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RIA, UW Engineers and Taunton Mills tackling falls prevention through technology
The relationship between Schlegel Villages and the researchers, students and partners with the Schlegel-UW Research Institute for Aging carries many benefits for all involved. During two days in June when both organizations hosted the annual Innovation Summit, drawing representatives of all stakeholder groups together, these benefits were illustrated beautifully.
The RIA’s Dr. Jennifer Boger and Taunton Mills kinesiologist Victoria Raimundo shared a story of collaboration that offers a prime example of this partnership in action.
As the Schlegel Research Chair for Technology in Independent Living, Jennifer is always looking for real world problems to solve. During the 2017 Innovation Summit, she introduced herself that way and Victoria came to her. Her challenge was both basic and extremely complicated. During a session related to falls at last year’s summit, people were discussing the common reasons most residents suffer a fall, and self-transferring was an obvious challenge.
“You see a lot of residents transferring themselves (from a wheelchair to a stationary chair, for example) who have impaired gait or their balance is poor, and they don’t want to wait for help, so we thought how can we make these self-transfers more successful?” said Victoria.
Basically, if people decide in the moment they want to get up out of their chair to retrieve something then a self-locking wheel chair that instantly locks its wheels when a person’s weight comes out of the chair would help them be more successful.
“The objective was to create an automatic wheelchair with a locking system that engages as soon as the weight is lifted off the wheelchair,” Victoria explained. It had to be compatible with any chair an occupational therapist might prescribe and it had to be affordable and easy to install.
In the fourth year of the University of Waterloo’s Engineering program, students must tackle a real-world challenge for their Capstone Project, so Jennifer paired a group of students with Victoria and the collaboration began.
Eventually they created a system where four sensors placed under the chair’s seating pad recognize when the weight of a body is in the chair. The students spent a lot of time determining where was best to place the sensors, according to Jennifer, and they discussed how to ensure the sensors would trigger the locking system only when someone was truly trying to get up, versus simply shifting their weight.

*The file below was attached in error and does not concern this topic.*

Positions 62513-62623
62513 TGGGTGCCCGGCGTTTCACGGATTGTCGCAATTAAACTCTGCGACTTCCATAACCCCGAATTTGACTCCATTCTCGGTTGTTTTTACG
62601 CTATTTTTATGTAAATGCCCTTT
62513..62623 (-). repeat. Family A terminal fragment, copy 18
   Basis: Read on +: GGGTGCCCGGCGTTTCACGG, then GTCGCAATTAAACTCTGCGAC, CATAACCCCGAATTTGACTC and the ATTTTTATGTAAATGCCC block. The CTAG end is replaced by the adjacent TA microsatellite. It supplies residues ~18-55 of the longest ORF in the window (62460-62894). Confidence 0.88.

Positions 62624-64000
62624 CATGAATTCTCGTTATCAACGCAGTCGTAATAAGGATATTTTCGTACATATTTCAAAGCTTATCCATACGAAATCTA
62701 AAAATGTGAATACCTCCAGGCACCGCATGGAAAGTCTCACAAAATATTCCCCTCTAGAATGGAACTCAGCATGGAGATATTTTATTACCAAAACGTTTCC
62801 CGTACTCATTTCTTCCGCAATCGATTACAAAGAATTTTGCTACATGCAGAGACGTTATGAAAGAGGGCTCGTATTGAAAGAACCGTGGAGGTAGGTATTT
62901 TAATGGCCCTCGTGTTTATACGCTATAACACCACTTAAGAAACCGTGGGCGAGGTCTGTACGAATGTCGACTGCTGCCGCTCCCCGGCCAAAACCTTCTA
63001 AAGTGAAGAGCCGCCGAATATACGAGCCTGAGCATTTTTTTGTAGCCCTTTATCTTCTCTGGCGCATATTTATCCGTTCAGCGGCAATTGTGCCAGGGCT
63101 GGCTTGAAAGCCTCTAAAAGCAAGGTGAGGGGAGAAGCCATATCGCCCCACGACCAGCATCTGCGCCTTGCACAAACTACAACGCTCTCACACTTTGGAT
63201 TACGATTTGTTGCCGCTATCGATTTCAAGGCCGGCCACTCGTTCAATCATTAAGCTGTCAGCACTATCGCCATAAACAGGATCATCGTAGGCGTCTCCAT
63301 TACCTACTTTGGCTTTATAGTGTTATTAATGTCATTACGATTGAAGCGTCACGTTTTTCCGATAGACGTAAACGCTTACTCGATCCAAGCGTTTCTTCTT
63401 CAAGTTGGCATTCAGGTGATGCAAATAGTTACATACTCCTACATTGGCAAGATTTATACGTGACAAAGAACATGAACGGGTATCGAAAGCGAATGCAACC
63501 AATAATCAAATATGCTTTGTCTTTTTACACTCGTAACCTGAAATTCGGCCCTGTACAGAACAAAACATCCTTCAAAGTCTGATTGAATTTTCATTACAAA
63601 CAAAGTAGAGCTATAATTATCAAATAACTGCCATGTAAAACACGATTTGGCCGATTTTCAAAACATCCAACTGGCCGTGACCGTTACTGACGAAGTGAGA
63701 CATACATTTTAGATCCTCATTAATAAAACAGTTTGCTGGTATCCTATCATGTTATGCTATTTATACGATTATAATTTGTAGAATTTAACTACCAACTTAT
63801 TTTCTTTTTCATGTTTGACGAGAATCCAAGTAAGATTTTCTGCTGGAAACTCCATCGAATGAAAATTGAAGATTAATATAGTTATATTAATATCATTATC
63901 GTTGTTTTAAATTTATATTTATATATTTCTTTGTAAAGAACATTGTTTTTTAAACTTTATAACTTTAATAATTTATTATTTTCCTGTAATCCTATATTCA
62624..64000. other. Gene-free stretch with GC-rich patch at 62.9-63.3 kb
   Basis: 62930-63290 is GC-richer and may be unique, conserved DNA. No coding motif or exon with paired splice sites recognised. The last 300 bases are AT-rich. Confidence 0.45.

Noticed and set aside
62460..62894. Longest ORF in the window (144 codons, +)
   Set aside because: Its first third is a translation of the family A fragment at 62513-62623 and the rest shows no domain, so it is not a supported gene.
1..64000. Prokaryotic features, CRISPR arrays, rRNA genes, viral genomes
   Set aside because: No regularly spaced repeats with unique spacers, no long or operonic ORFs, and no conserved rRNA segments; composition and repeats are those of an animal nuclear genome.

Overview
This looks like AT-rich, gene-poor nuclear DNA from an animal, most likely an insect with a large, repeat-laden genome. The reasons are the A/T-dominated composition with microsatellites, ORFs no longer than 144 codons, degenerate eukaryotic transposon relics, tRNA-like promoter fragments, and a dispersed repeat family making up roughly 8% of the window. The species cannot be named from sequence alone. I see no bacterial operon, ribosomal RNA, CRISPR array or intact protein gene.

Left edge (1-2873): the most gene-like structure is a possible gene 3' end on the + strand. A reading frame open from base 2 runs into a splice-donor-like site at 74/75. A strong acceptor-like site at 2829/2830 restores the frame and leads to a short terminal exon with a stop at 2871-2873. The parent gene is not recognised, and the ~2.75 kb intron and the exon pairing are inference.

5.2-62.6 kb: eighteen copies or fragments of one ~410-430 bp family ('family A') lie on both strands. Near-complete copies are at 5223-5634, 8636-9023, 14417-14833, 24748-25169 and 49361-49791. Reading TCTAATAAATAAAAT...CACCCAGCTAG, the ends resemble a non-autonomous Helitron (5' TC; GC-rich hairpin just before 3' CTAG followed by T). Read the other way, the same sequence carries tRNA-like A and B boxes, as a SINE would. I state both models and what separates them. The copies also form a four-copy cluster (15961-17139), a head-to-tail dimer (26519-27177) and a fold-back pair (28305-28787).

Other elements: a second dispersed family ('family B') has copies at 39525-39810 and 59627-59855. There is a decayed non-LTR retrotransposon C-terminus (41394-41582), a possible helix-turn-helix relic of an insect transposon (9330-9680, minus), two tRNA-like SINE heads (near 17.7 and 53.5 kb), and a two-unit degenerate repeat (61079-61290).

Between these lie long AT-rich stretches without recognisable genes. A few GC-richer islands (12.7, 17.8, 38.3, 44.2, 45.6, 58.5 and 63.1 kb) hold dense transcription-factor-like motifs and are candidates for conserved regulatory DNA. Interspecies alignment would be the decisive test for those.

With the help of six residents at Taunton Mills, the students and Victoria were able to test the prototype and the feedback was overwhelmingly positive; all involved thought it would be extremely helpful, and they wanted to know how the same technology could be adapted to walkers. They understood the technology and they all felt the added safety was as definite comfort for them.
“Working with the students was an eye-opener for me,” Victoria said. “The language between the two fields is very different . . . and when they were trying to explain the locking system to me, it was like they were speaking French.” The students also had much to learn in the reasoning behind chair design as well, and they learned that using their aptitude for engineering and problem solving could have a real impact on the lives of older adults. They were grateful for the opportunity.
“What it does when you come to (the RIA) with these challenges and give these students opportunities like this is they really understand what a real-world problem looks like and all the complexities and nuances of trying to solve that with a real goal,” Jennifer said, “and that is really special.”
This story was originally published by Kristian Partington, on Schlegel Villages'
. Reposted with permission.